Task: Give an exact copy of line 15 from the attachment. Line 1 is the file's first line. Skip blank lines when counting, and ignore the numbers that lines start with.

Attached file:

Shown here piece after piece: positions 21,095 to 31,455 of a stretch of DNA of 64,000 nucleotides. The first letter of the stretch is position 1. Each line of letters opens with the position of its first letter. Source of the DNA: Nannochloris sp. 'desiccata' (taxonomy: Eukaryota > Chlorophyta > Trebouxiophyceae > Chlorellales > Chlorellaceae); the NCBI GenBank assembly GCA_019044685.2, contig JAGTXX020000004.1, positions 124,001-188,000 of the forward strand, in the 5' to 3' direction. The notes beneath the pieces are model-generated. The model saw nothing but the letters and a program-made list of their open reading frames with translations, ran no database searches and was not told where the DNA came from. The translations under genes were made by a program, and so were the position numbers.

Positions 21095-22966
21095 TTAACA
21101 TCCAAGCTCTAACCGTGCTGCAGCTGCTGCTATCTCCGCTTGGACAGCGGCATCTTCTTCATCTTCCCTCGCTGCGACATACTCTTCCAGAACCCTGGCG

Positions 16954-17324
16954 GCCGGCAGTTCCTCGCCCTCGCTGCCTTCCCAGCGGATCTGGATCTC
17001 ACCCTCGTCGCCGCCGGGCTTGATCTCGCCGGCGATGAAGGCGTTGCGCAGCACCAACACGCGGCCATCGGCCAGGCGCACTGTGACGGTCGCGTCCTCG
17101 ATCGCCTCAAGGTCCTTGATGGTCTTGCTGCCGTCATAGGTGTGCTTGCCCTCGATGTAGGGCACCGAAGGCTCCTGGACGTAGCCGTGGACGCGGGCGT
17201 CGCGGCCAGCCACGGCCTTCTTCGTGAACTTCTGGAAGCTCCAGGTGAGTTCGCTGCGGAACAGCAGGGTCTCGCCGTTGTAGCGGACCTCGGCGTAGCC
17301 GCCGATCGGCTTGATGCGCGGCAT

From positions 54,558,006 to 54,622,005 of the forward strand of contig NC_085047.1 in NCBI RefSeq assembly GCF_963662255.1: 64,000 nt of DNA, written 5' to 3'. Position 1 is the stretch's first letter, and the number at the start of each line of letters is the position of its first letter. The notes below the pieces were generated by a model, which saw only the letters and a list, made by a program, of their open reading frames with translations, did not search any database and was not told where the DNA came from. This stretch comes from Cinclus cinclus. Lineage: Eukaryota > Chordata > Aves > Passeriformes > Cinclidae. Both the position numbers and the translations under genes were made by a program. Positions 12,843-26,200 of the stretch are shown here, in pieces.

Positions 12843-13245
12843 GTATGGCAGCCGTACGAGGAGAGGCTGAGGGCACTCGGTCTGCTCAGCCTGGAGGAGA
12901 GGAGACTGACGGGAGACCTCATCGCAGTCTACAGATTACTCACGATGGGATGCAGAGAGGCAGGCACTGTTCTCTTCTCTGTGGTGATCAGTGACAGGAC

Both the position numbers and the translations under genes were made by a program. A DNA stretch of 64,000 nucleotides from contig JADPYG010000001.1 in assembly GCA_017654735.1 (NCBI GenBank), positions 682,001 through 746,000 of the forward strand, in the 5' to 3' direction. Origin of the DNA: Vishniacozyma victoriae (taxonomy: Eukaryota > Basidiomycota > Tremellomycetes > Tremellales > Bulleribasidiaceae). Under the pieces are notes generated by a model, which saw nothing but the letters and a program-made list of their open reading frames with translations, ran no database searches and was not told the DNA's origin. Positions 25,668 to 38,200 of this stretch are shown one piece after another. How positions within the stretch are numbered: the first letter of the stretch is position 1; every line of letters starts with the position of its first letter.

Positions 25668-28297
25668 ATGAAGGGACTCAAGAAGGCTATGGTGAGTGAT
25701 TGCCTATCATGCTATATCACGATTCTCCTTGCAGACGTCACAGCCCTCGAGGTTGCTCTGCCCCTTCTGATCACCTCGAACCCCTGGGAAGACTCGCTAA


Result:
Both the position numbers and the translations under genes were made by a program. A DNA stretch of 64,000 nucleotides from contig JADPYG010000001.1 in assembly GCA_017654735.1 (NCBI GenBank), positions 682,001 through 746,000 of the forward strand, in the 5' to 3' direction. Origin of the DNA: Vishniacozyma victoriae (taxonomy: Eukaryota > Basidiomycota > Tremellomycetes > Tremellales > Bulleribasidiaceae). Under the pieces are notes generated by a model, which saw nothing but the letters and a program-made list of their open reading frames with translations, ran no database searches and was not told the DNA's origin. Positions 25,668 to 38,200 of this stretch are shown one piece after another. How positions within the stretch are numbered: the first letter of the stretch is position 1; every line of letters starts with the position of its first letter.